Thousands answer the call, but Red Cross blood shortage continues

  • Wednesday, July 26, 2017 11:40am
  • News

The American Red Cross will collecting blood in Bothell on Aug. 2 from 12 p.m. to 5 p.m. at North Creek Valley Grange to help curb a critical blood shortage.

Thousands of people have responded to the emergency call for blood and platelet donations in early July, but the summer shortage continues and the Red cross urgently needs eligible donors of all types.

Those who come out to give blood or platelets with the Red Cross July 26 through Aug. 31 will be emailed a $5 Target eGiftCard™ as a special thank you.*

After issuing the emergency call, the Red Cross has experienced a 30 percent increase in blood donation appointments through mid-July. About half of the appointments were scheduled by donors using the free Blood Donor App or at

Despite this improvement, blood products are still being distributed to hospitals as fast as donations are coming in, so more donations are needed to meet patient needs and replenish the blood supply.

“The blood supply is like a cell phone battery, it constantly needs recharging,” said Neil Tosuntikool, donor recruitment director of the Pacific Northwest Blood Services Region. “We sincerely appreciate those who have responded to the call to help save lives and encourage those who haven’t to consider rolling up a sleeve and give the gift of life. It only takes about an hour but can mean a lifetime for patients.”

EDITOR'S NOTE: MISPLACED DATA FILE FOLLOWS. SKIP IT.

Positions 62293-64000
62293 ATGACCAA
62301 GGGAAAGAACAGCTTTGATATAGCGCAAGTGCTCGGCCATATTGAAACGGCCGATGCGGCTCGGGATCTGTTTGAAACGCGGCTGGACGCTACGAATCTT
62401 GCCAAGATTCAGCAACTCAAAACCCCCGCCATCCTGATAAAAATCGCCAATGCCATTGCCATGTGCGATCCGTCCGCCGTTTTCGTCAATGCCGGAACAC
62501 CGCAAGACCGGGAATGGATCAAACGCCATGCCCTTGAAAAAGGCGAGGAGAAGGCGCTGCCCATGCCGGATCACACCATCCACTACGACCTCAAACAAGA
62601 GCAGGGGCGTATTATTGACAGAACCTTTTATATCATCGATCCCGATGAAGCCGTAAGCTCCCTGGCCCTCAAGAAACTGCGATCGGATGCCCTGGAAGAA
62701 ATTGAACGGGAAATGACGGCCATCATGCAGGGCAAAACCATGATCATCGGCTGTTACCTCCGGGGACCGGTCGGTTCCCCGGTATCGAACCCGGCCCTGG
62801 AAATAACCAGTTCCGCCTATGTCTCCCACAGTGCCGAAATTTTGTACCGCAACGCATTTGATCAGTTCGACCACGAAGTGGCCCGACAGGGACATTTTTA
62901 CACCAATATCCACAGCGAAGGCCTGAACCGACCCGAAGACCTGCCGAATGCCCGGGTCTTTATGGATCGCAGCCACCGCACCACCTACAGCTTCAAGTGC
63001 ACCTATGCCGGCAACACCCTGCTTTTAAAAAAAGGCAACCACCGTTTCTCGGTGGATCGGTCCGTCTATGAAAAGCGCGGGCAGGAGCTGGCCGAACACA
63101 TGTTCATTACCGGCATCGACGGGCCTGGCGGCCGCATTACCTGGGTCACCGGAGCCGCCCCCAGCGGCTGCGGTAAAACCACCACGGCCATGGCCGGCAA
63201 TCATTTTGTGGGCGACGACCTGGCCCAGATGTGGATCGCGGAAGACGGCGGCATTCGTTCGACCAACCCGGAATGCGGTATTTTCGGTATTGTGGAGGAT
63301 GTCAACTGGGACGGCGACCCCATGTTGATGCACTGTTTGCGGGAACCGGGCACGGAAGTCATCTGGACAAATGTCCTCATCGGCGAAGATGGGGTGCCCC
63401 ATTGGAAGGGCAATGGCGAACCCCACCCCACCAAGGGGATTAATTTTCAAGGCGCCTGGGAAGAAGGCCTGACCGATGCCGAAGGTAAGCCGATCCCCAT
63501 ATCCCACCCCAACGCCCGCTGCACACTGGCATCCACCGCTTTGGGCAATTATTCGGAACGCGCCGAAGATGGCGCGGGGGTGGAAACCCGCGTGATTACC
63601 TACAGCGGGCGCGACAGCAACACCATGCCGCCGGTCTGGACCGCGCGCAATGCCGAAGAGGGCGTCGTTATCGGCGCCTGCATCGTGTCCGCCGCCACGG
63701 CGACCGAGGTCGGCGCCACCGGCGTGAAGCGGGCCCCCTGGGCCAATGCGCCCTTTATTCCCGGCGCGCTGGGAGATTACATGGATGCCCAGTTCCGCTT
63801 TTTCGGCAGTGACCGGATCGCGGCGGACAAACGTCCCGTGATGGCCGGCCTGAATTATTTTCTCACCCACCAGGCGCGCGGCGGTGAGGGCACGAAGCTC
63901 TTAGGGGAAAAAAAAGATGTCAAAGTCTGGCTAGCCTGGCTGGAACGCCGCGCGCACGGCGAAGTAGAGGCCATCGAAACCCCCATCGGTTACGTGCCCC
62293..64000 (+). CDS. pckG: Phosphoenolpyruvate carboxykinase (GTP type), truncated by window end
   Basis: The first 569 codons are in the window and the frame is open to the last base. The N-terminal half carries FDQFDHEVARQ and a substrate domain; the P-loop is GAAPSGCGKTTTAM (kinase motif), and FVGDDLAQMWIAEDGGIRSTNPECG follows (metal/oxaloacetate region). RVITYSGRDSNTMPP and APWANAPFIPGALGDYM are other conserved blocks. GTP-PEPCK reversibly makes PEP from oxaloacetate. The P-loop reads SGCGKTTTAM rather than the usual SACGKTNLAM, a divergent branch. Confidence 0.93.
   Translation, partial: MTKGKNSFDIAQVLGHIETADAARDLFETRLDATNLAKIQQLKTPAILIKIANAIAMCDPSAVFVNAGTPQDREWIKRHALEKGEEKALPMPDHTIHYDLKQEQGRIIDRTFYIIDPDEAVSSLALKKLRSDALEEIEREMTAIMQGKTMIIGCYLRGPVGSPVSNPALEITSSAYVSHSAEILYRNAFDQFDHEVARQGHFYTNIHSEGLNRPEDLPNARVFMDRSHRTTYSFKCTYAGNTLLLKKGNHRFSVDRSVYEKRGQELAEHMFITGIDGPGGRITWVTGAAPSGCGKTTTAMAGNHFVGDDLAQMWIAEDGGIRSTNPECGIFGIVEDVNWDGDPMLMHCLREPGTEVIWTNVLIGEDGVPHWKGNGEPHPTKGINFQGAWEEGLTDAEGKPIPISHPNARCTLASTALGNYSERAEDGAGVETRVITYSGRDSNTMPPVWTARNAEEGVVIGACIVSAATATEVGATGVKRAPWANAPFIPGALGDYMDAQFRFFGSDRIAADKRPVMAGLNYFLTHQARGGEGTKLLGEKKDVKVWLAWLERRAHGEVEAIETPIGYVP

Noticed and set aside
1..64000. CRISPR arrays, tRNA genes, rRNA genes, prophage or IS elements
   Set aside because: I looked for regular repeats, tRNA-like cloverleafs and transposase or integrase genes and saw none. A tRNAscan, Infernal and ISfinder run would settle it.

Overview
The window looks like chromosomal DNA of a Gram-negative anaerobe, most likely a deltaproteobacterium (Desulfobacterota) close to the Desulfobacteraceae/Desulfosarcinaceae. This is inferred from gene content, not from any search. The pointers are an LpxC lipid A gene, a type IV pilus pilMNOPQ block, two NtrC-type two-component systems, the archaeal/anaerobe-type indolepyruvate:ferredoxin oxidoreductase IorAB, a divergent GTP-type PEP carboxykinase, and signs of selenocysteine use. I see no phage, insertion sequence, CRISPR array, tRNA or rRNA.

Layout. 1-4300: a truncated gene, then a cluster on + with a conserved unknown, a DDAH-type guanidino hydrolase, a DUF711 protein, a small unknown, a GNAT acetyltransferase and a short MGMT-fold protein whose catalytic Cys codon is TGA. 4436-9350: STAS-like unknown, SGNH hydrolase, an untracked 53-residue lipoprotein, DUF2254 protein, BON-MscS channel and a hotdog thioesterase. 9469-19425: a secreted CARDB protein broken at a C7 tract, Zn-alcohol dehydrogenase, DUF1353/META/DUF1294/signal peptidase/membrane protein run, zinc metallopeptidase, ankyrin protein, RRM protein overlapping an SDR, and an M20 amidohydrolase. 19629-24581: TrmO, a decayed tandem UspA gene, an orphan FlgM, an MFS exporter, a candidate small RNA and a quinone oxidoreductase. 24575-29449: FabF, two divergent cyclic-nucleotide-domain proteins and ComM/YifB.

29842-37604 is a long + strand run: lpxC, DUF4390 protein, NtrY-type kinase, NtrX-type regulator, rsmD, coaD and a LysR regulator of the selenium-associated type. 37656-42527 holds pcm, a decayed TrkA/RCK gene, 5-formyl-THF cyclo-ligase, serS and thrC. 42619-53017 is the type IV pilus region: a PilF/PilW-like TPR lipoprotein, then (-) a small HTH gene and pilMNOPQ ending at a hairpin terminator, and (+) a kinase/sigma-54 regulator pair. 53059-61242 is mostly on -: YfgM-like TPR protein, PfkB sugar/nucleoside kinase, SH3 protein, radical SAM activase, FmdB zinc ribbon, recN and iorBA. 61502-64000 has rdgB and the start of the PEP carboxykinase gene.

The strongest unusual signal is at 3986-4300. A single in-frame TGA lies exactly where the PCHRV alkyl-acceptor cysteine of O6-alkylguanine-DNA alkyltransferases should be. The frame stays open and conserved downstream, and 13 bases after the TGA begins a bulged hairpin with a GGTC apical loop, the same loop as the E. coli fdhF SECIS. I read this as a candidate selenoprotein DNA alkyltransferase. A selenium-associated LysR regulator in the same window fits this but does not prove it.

The Red Cross received nearly 61,000 fewer blood donations than needed in May and June, prompting the emergency call for donations in early July. The shortfall was the equivalent of the Red Cross not receiving any blood donations for more than four days.

How to help

To schedule an appointment to donate, use the Blood Donor App, visit or call 1-800-RED CROSS (1-800-733-2767). Donation appointments and completion of a RapidPass online health history questionnaire are encouraged to help reduce the time it takes to donate.

What to know about giving blood

A blood donor card or driver’s license or two other forms of identification are required at check-in. Individuals who are 17 years of age in most states (16 with parental consent where allowed by state law), weigh at least 110 pounds and are in generally good health may be eligible to donate blood. High school students and other donors 18 years of age and younger also have to meet certain height and weight requirements.

Who blood and platelet donations help

Blood shortages could lead to delays in patient care, something Arthur Bourget learned firsthand after being diagnosed with leukemia in July 2007. When he arrived for his second blood transfusion, he was told the blood he needed was not available. He waited eight hours for blood to arrive and to receive the transfusion he needed that day.

“One thing that I committed to my wife was that I was going to beat leukemia, no matter what, and I was going to do that,” said Bourget. “But what I wasn’t going to be able to do was survive without the blood that I needed.”

Bourget went into remission following a successful treatment plan, which included 28 blood and 34 platelet transfusions. He has been a faithful advocate for blood donations ever since.

“If it wasn’t for the generosity of volunteer blood donors, I would not be here today,” he said. “My daughter would not have a father, and my wife would not have a husband. Thank you and please give blood. You may never know the life you have saved, but I guarantee they will never forget you.”

* Restrictions apply. Additional information and details are available at The Bullseye Design, Target and Target GiftCard are registered trademarks of Target Brands, Inc. Terms and conditions are applied to gift cards. Target is not a participating partner in or sponsor of this offer.

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